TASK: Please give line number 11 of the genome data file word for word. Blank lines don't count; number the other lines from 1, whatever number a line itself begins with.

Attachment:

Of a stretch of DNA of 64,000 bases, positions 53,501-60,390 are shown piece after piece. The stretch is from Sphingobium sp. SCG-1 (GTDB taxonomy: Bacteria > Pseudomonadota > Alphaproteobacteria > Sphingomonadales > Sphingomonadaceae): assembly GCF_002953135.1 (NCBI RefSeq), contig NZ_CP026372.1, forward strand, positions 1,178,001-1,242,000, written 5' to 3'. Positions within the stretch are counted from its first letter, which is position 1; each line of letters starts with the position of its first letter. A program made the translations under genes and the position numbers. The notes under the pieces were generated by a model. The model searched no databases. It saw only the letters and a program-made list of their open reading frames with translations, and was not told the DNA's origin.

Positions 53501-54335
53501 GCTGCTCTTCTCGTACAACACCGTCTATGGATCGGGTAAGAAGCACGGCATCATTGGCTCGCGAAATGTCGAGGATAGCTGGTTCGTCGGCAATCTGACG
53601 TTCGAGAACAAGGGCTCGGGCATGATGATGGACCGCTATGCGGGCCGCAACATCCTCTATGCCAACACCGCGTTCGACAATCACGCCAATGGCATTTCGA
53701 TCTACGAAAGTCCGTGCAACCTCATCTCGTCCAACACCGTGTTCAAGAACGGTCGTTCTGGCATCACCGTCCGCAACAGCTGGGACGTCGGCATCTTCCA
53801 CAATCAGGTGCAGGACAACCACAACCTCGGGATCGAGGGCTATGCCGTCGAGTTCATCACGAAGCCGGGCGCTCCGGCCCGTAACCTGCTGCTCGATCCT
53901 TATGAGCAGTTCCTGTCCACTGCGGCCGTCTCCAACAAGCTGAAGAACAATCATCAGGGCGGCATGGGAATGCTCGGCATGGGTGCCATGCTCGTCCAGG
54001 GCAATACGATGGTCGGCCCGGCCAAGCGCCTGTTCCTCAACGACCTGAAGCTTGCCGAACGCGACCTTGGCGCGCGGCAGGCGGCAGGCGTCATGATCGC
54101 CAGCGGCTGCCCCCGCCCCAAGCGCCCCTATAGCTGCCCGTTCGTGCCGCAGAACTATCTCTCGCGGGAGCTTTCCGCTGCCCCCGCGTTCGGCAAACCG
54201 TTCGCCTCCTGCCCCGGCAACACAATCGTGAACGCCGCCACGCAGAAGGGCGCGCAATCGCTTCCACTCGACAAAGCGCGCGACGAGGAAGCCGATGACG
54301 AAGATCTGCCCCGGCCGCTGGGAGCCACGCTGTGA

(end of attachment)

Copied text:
54301 AAGATCTGCCCCGGCCGCTGGGAGCCACGCTGTGA